The Office of Rail and Road (ORR) has prosecuted a contractor after two men suffering with fatigue died in a road traffic accident.
Zac Payne, 20, and Michael Morris, 48, died when Zac fell asleep at the wheel of his work van. His employer, Renown Consultants Ltd, had instructed the men to take on an extra job following a request from Network Rail without considering whether it had sufficiently rested employees. Nottingham Crown Court was told that 20-year-old Zac, and Michael, 48, died when Zac fell asleep at the wheel of the work van and came off the motorway, crashing into a parked van, while driving back to Doncaster after a night shift in Stevenage.
The previous day Zac had left Doncaster at 4.30am and driven to Alnmouth, Northumberland, arriving at 7.30am to carry out work on the railway. The expected work did not take place, so after waiting until midday Zac started the drive back to Renown’s Doncaster depot, arriving at 3pm.
On his way to the depot he was asked to take on an overnight railway welding job in Stevenage and, in company with Michael, they set off from the depot at 7.18pm arriving at the site at 9.47pm. The two men then undertook welding jobs from 11.15pm leaving the site once they had finished at 3.40am. The crash occurred at around 5.30am as Zac was driving back to Doncaster. Nottingham Crown Court was told Zac, who like his colleague was employed on a zero-hours contract, was suffering the effects of fatigue and may have fallen asleep at the wheel or experienced ‘microsleeps,’ which hugely increased the risk of a traffic accident. The court was told that Network Rail had asked Renown for an additional welding team for the Stevenage job at 7.30am on 18 June and Renown had accepted the job before considering if it had sufficient well-rested employees and before speaking to Zac. Renown did not follow its own fatigue management procedures, nor did it comply with the working time limits for safety critical work, such as welding, which insist there should be a ‘minimum rest period of 12 hours between booking off from a turn of duty to booking on for the next’, and it did not conduct a sufficient and suitable risk assessment of Zac’s fatigue. He was also permitted to drive, despite the company’s insurance policy that stipulated only over 25s may drive their vehicles, and heard evidence from other members of staff that the policy was routinely flouted.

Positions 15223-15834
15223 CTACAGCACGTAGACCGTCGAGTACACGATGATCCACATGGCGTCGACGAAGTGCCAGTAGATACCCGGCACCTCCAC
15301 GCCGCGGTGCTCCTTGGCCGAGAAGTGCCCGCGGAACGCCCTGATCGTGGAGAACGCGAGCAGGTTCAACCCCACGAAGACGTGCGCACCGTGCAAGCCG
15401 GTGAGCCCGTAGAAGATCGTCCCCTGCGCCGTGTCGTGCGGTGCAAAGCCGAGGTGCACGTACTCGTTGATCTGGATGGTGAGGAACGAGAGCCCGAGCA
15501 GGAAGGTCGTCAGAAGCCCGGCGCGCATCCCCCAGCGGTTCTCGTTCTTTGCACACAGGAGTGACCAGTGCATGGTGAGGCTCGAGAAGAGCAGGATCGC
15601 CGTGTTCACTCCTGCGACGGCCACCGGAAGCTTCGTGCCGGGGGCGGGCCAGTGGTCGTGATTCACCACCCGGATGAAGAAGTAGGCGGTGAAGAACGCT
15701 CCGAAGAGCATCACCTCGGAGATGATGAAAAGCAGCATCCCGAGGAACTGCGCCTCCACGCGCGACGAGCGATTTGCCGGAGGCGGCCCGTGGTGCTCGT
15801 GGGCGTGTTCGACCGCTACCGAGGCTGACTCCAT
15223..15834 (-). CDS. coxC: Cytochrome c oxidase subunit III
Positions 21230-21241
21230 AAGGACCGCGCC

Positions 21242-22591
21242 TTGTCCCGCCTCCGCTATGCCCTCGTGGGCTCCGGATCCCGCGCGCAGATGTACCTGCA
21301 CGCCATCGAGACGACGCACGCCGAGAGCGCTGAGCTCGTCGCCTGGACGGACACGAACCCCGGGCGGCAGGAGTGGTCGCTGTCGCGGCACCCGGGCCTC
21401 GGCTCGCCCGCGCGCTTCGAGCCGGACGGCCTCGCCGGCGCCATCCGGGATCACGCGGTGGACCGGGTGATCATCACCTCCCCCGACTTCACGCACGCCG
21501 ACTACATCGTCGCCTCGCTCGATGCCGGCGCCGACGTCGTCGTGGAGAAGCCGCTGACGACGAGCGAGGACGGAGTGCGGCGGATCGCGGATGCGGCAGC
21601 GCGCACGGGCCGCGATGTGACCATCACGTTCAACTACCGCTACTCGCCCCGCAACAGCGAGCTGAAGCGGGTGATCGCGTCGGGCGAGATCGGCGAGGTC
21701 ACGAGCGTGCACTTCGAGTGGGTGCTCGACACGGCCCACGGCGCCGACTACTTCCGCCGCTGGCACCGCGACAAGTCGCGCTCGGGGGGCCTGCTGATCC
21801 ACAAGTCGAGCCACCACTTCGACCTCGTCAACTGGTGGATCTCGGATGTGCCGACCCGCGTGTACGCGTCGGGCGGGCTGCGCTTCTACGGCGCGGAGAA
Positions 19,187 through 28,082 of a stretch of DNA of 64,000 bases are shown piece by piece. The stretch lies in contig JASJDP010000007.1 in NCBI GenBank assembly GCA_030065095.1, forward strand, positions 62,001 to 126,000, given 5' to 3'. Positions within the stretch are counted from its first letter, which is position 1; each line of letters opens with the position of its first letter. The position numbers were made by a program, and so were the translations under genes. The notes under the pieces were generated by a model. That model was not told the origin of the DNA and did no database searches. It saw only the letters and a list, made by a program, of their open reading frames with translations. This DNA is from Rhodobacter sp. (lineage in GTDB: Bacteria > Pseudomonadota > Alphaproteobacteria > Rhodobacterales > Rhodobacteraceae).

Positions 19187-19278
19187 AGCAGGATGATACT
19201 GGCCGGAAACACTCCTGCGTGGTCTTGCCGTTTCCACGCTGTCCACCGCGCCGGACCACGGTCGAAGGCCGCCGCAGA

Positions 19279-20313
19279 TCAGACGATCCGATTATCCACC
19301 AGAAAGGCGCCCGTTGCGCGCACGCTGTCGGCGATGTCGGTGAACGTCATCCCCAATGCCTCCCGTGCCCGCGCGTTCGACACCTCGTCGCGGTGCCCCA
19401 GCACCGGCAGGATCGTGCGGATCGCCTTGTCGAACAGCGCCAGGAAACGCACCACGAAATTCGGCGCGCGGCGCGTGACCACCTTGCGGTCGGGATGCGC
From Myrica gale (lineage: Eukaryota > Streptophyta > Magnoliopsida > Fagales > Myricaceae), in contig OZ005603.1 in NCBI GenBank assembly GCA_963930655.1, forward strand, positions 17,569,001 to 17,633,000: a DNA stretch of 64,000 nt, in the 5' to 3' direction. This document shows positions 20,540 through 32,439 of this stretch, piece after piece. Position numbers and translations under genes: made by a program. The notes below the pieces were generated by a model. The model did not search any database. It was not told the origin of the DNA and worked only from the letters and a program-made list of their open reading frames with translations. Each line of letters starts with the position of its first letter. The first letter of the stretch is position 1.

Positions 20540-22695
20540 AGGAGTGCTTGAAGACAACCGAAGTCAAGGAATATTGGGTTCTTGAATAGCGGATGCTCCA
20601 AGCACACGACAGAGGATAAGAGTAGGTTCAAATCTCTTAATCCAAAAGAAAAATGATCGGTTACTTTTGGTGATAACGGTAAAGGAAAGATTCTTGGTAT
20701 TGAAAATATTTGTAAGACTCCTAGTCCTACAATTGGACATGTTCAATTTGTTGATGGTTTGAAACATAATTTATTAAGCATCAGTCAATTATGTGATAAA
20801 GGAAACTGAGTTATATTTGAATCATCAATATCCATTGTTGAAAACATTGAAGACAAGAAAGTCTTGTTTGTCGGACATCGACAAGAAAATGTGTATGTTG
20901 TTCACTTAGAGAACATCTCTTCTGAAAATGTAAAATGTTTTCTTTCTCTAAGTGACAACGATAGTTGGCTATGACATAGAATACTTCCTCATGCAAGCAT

ORR found that Renown’s policies and procedures were particularly inadequate because employees were on zero hours contracts, and these contracts created an obvious incentive for employees to volunteer for work when they were too tired as they were only paid for the shifts they worked. This was made worse as Mr Payne, and other trainee welders, were reliant on Renown for securing the qualifications they needed to qualify as welders, which discouraged them for refusing shifts. Renown Consultants was found guilty of failing to discharge its duty under sections 2 and 3 of the Health and Safety at Work Act and regulation 3 of the Management of Health and Safety at Work Regulations and was therefore guilty of an offence contrary to Section 33 of the Act.
This is the first time that ORR has prosecuted in relation to failures of fatigue management. Sentencing is expected to take place at the end of the year.